'Look, sweetie, your mummy is lost now, but we are looking for her this very moment. You see that nice man in a gray coat, hmm? He's one of the best at finding lost mums, and he will do everything to find yours.' said she in nicest and most calming tone she could muster. It wasn't that she didn't feel disturbed by boys' predicament; she could feel her own dread about the fate of their mother, she pitied those fragile little being with all her heart. But she just didn't DO with kids, okay?

'But he's not the best? If he don't find mummy?' braver boy (Nick, remembered Sally) asked suddenly, his voice slightly panicky now. Before Sally could find appropriate answer, the well known voice butted in, in extremely unnerving manner.

'Doesn't. If he doesn't find her. And there is 76% chance that she will be killed in very unpleasant manner.'

So, the Freak was here. Just to prove to her, undoubtedly, that this day could, in fact, get worse. Both boys unsurprisingly burst into tears, their little frames shaking with force of their grief and hurt. Sally tried to soothe their fears (fears? convictions, more likely).

'Now, stop it, your mummy will be alright, we're working on that...' but with this damned children's intuition, those two immediately knew that she was just feeding them banalities, and that this big, dressed in black man was speaking truth. So instead of calming them, Sally managed to aggravate them further, their cries became louder and filled with even more despair. She was out of her depths, trying to remember this course she did two years ago about psychology of a child, and failing miserably.

It was a right moment for a miracle. And it came, dressed in ridiculous beige and worn out jumper that smelled of tea, biscuits, cough syrup and gunpowder (Sally didn't want to know, really. Didn't need to now). The miracle in person of one Doctor John H. Watson crouched in front of the boys, who were sitting on a bench, took one hand from each, squeezed them tight and started talking in such a tone, that even Sally felt better immediately.

'Look, your mummy is in trouble, yes. A very bad man took her. But you see this scary tall guy? He'll find your mum, and he will scare the bad man away. If two such brave boys are scared, that bad guy doesn't stand a chance, does he?' John smiled fondly at the two brats, who by this time were sniffing loudly rather than having a panic attack, and released their hands just to pull them into tight hug.

Sally risked a glance at the Consulting Detective, who looked as if he couldn't decide whether to be flattered at being so scary, or insulted by such an image. He finally settled at being bored with the children and in several long strides moved to hear what Inspector had to say about the matter... And Sally followed, leaving the situation in most capable hands.

Ten minutes later, after being insulted by Sherlock over twenty times (4 personally, rest as a part of the police force), she glanced in the direction where two boys were seated. John Watson managed to position himself between two boys, holding them two close, whispering some (undoubtedly filled with guns and fire, he didn't seem to know any other... except those filled with gore and bodies) stories to giggling boys...

Giggling? Boys were... giggling? She had to look again. And again.

'How does he DO that?' she ask finally, cutting Sherlock's dithyramb about the magnificent art of deduction and idiotism of some people, he won't pint finger, of course, he doesn't HAVE that much fingers. Both Lestrade and Holmes looked at her a bit sheepishly, so with a nod in John's direction she elaborated. 'This... talking. He just talks t people and they're happier, they stop worrying, they just get better. Don't say you didn't notice.'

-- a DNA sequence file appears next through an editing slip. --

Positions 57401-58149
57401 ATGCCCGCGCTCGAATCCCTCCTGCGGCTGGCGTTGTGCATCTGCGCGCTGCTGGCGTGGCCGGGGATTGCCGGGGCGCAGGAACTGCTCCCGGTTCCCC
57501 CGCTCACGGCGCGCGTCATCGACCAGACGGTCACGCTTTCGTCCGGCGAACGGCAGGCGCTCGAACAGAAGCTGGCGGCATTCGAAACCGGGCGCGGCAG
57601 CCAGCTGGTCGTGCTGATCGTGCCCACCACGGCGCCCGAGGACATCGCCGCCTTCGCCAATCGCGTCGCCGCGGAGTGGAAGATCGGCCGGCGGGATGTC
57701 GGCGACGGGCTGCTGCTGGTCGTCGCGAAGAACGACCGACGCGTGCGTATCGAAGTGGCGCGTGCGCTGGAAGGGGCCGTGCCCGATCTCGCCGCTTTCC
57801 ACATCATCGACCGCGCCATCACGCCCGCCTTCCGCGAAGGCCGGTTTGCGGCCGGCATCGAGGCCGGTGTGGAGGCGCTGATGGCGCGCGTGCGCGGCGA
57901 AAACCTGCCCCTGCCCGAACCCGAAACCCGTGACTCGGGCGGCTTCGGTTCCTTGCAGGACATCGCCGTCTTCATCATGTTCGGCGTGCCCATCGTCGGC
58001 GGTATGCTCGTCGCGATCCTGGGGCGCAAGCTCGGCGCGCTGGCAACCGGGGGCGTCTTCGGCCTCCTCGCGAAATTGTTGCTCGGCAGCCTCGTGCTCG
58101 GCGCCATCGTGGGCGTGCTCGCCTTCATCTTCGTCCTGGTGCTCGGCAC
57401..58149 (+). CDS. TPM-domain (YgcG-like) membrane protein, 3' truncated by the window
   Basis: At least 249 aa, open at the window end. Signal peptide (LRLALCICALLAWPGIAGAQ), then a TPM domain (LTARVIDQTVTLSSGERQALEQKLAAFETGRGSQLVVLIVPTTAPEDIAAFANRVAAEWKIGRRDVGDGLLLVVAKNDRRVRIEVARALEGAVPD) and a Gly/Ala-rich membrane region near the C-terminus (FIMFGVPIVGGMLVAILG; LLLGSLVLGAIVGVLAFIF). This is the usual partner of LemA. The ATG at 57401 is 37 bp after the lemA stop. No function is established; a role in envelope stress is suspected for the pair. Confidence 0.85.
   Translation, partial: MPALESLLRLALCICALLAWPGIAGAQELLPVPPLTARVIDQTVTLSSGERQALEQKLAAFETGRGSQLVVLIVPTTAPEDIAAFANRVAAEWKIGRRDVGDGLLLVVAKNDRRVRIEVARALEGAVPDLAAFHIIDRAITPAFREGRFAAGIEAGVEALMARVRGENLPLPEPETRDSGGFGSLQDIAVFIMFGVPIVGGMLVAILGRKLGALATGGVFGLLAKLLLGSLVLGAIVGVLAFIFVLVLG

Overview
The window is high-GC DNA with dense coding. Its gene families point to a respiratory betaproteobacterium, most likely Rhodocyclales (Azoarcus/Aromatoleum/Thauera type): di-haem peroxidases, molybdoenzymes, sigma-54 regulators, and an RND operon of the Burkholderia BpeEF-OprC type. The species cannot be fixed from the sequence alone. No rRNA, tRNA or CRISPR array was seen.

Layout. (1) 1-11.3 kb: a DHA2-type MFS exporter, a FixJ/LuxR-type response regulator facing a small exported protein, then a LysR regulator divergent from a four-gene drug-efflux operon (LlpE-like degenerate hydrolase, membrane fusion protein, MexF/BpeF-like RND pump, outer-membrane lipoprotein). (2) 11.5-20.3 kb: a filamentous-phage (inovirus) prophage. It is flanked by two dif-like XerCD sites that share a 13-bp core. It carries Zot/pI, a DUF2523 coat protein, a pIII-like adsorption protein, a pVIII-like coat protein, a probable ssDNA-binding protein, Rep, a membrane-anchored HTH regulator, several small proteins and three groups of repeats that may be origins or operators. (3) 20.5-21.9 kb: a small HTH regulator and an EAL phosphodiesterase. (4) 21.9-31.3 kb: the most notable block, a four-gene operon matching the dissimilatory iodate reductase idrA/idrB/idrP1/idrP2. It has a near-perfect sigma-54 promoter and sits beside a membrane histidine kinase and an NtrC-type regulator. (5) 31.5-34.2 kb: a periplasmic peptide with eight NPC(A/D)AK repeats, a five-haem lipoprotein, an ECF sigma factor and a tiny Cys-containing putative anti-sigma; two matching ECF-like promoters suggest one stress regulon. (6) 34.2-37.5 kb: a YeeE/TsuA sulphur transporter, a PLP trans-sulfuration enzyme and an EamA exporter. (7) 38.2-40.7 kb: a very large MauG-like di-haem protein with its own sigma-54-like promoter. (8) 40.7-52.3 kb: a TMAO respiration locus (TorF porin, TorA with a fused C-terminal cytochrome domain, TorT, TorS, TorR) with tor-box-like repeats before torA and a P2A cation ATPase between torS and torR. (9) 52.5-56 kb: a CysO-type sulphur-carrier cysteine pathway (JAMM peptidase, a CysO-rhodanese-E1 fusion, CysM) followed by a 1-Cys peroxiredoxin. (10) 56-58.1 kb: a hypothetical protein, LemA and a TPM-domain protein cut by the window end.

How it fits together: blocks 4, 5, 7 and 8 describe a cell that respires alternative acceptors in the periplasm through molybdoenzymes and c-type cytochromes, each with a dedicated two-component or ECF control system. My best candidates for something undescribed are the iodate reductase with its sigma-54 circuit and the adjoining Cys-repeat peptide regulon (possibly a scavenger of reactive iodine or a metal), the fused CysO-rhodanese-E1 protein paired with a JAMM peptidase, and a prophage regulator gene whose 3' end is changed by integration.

Sherlock huffed impatiently, his eyes fixed on the form of his Doctor.

'It's just... him. Besides, not everyone is happier after hearing John, so your theory is invalid. You should have seen that drugs dealer two days ago...'

'I did' muttered Lestrade, smirking slightly. 'Third time in my career when a criminal was begging me to arrest him, to take him "away from HIM"' he ended by imitating this girly squeak. Sherlock said something fascinating about two previous times, but Sally didn't really listen to him, tuning out the entire conversation in favour of watching Watson deal with those little brats, who both sneaked onto his lap and clutched the jumper as if it was their lifeline.

The Freak could say all he wanted. There WAS some magic involved.


'Remind me once again, please. Did he say It's going to be easy, there won't be anyone inside?' mimicked Lestrade, kicking the metal door for seventeenth time. It really seemed like an easy job, at the time. Get in, take the papers, get out, no one would see anything, no one would hear, and Inspector could skip the unnerving bureaucratic mumbo – jumbo in favour of catching the criminal, for once. But of course, something went wrong. Ha, someone was wrong, and if there were any ups to this wretched situation, proving Sherlock bloody Holmes wrong was one, and a pretty big one.

Sherlock anticipated that there would be no members of the cult, just an old housekeeper who dozed in the evenings, so he, Lestrade and John could have slipped in unnoticed, take the papers that proved that both burglary and murder they investigated were a doing of half – crazed cult guru. Lucky bunch they were, it shouldn't come as a surprise that they managed to invade a mansion while there were not only regular occupants, but the entire convent. Sherlock managed to escape, somehow, but both Inspector and Doctor got into the clutches of people who hailed dinosaurs and liked to roast their prisoners alive.